– Learn more here.


Lead Author and Coordinator for the Gold Standard Methodology to Quantify and Monitor Gender Impacts

Gold Standard Foundation

The Gold Standard is developing a new, holistic version – Gold Standard 3.0 – that integrates our principles of safeguards, transparency, and stakeholder engagement to ensure the same high level of assurance across a broad range of activities. This makes it possible for multiple outcomes—from reduced greenhouse gas emissions to improved health to gender equality—to be certified and monetised, creating a framework for results-based payments for outcomes that contribute to the SDGs.

Under the proposed programme, Gold Standard will develop and test a methodology for measuring activity level impact towards SDG 5 – Gender Equality. It is intended that the methodology be applicable to a wide range of activities though it will be initially tested for clean cooking activities. Activity specific guidance may be required. The proposed methodology will allow for the certification of gender impacts as certified outcomes for use in results-based finance. The exact characteristics and use of this certification will be determined alongside the methodology development process.

  – Learn more here.




2016 IUCN World Conservation Congress

The International Union for Conservation of Nature (IUCN) Council has selected Hawaii, United States of America, as the host of the 2016 IUCN World Conservation Congress - the world's largest conservation event. Held every four years, the Congress brings together leaders from government, the public sector, non-governmental organizations, business, UN agencies and indigenous and grass-roots organizations to discuss and decide on solutions to the world's most pressing environment and development challenges. 1-10 September 2016. Hawaii, USA.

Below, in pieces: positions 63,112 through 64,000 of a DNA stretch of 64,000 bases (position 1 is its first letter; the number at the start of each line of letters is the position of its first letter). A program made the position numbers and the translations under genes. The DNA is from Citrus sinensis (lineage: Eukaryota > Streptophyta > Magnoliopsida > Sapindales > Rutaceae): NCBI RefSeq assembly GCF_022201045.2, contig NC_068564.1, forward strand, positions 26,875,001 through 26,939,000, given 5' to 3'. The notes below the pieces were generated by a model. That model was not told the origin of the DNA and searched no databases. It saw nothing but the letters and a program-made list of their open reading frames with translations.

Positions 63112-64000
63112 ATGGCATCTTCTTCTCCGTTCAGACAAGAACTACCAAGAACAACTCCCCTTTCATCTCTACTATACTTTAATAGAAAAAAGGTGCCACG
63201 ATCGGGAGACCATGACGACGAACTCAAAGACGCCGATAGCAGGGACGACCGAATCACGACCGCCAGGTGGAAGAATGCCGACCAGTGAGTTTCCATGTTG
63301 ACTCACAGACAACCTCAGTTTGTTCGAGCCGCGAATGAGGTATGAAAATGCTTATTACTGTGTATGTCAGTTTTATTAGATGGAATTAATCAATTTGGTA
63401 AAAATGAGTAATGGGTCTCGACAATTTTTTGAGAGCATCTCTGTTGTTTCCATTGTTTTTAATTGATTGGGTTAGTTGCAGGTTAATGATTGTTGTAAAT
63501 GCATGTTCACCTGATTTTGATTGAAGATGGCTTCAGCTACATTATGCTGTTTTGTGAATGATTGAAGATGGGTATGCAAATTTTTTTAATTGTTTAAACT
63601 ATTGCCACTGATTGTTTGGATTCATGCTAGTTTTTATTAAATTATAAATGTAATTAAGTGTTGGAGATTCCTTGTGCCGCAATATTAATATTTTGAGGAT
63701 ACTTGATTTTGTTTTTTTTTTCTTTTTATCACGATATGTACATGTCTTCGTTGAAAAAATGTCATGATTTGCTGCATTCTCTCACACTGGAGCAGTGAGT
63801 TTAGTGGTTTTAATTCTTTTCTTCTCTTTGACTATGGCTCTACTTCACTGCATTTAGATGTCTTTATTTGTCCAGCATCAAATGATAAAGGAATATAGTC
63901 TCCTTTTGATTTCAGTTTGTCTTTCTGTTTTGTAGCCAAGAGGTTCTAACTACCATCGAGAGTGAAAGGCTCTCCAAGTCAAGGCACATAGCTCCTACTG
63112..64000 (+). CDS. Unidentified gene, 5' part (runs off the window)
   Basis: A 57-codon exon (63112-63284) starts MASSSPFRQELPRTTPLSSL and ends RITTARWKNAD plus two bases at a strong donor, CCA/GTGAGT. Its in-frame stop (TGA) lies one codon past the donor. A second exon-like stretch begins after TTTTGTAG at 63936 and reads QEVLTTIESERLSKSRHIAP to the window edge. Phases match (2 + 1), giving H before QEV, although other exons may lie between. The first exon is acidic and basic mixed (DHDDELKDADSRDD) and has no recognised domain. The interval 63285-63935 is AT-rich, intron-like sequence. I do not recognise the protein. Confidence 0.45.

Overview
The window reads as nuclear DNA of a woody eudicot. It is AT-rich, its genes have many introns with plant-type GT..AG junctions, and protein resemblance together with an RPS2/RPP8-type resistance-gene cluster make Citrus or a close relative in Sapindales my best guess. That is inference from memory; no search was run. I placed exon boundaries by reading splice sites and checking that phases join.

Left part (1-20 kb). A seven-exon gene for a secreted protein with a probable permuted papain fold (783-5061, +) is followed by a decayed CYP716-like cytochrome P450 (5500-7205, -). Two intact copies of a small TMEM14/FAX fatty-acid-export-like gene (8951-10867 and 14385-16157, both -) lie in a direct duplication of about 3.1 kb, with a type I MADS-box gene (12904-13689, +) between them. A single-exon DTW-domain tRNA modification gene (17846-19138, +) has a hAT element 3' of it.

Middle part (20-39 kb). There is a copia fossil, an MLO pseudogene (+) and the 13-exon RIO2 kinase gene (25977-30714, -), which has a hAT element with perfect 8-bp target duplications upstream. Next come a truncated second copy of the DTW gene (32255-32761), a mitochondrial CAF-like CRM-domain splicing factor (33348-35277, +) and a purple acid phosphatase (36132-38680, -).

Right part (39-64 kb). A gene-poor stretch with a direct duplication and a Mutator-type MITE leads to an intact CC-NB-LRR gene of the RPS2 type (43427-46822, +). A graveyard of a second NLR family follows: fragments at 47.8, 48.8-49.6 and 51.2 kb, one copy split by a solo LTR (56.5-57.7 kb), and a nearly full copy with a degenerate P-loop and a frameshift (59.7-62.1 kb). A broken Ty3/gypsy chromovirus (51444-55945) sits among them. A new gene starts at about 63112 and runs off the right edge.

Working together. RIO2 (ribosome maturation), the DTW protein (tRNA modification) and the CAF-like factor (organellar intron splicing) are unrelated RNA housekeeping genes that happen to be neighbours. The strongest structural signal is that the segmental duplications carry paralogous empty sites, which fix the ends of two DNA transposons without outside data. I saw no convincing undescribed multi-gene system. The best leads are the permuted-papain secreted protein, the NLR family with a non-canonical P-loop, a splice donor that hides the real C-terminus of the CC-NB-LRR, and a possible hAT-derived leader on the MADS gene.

– Learn more here.


ACES 2016

ACES: A Community on Ecosystem Services represents a dynamic and growing assembly of professionals, researchers, and policy-makers involved with ecosystem services. The ACES 2016 Conference brings together this community in partnership with Ecosystem Markets and the Ecosystem Services Partnership (ESP), providing an open forum to share experiences, methods, and tools for assessing and incorporating ecosystem services into public and private decisions. The focus of the conference is to link science, practice, and sustainable decision-making by bringing together the ecosystem services community from around the United States and the globe. ACES 2016 will bring together leaders in government, NGOs, academia, Native American tribes, and the private sector to advance the use of ecosystem services science and practice in conservation, restoration, resource management, and development decisions. We hope you will make plans to join more than 500 ecosystem service stakeholders in this collaborative discussion to advance use of an ecosystem services framework for natural resource management and policy. 5-9 December 2016. Jacksonville FL, USA.

  – Learn more here.